I first saw Judd Trump play when he was 10. It was in an English national junior final and he made a couple of 50 breaks as if he were a seasoned pro.

It was obvious then that he had bags of potential, which he further proved through his various junior title triumphs.

In 2003, he became the youngest ever winner at 13 of the annual Pontin’s Spring Open at Prestatyn, beating former top 16 player Mike Hallett 4-1 in the final.

There are no definitive stats for this, but I’d guess Trump was the first winner ever to celebrate by going on the swings.

He was given a wildcard for the main tour for the 2005/06 season in recognition of his junior accomplishments but it is, of course, a huge step up to the professional ranks.

His first match as a pro was against Fergal O’Brien, a vastly experienced former British Open champion, Masters finalist and ex-top 16 member.

His second was against Ding Jun Hui, already the winner of one ranking event who has gone on to win two more.

But Trump did qualify for the final stages of the Welsh Open and did enough to keep his place on the circuit – no mean feat in the dog-eat-dog scramble of Prestatyn.

At 14, he superseded Ronnie O’Sullivan by becoming the youngest person to compile a competitive 147 break.

Trump has been constantly compared to O’Sullivan, but to me he is more reminiscent of Stephen Hendry at the same age: shy, quietly driven and possessing bundles of talent.

Next week, Trump tackles James Wattana in the final qualifying round of the 888.com World Championship. If he wins he will become the third youngest player to compete at the Crucible when the Big One kicks off in Sheffield next month.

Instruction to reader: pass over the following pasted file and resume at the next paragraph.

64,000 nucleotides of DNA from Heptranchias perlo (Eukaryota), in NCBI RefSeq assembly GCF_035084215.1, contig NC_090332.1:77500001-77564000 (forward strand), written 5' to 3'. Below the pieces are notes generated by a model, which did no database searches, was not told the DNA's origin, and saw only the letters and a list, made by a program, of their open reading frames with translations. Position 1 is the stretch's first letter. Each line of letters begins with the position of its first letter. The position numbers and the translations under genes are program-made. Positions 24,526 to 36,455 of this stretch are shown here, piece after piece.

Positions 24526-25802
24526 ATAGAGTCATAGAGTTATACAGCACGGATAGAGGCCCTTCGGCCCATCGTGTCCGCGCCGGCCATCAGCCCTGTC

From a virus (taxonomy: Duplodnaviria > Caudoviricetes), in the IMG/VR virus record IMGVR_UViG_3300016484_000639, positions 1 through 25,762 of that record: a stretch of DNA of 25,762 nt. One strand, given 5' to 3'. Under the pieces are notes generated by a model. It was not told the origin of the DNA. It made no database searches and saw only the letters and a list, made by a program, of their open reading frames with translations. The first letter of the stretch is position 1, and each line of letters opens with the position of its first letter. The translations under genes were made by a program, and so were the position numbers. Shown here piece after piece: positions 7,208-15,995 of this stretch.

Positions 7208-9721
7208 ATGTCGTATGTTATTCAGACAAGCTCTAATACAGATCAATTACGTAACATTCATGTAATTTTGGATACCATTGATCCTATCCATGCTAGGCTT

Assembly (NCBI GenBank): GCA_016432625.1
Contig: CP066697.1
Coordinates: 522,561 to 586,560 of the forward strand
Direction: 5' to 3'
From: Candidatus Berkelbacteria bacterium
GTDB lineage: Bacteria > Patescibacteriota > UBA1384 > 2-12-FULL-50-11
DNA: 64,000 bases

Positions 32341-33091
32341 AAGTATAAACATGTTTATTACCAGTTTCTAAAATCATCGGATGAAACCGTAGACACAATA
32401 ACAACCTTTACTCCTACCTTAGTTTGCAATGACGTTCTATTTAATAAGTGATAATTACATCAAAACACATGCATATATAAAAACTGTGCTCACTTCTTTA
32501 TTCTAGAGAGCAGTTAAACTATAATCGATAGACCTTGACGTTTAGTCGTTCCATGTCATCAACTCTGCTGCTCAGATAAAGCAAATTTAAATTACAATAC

Hendry was the first 17 year-old to play there in 1986; O’Sullivan became the second in 1993.

Trump has already beaten Jamie Cope in the qualifiers and has every chance of beating Wattana, who has endured a poor campaign.

He will certainly add something to the final stages, representing as he does a bright future for the game. His prodigious talent suggests he will be around for many years to come.

The draw for the Crucible will be made live on BBC1’s Breakfast programme on Monday, March 19.

Will Trump be in it? If not this year then at some time very soon.


Anonymous said...


I too have watched him progress and would really like to see him in Sheffied.

Can you think of any other great players that have come out of Bristol, where Trump hails from?

Why is the draw on in the morning? They usually put it on a night time with Radio5 live hosting it.

Thanks, Joe

Dave H said...

Mark Johnston-Allen is from Bristol and was twice European Open champion as well as having a 100% record of three victories over Stephen Hendry from three matches.

Andrew Norman is the other Bristolian currently on the tour.

The draw is in the morning because BBC Breakfast have agreed to show it - it can't be on Grandstand because it's been axed.

Dave H said...

EDIT: Mark was twice European Open runner-up, not champion!

Anonymous said...

Thanks for answering the queries!

I always thought there was another Burnett. Of course twas the other way around in that match.

I do remember after White crushed Hendry, he punched the air in delight and gave a roar of 'Oi,Oi!!' Crowd of course gave him a standing ovation. It was like he had exonerated all his finals against Hendry in that moment.

M-J-Allen helps his dad run the snooker stall/shops at tournaments as well as presenting for Matchroom Sport these days.

Is Robert Milkins from Bristol or Gloucestershire?

It would be nice for a different angle on Snooker in the form of a book or dvd. But you're right, they don't see up against other sports.

Thanks, Joe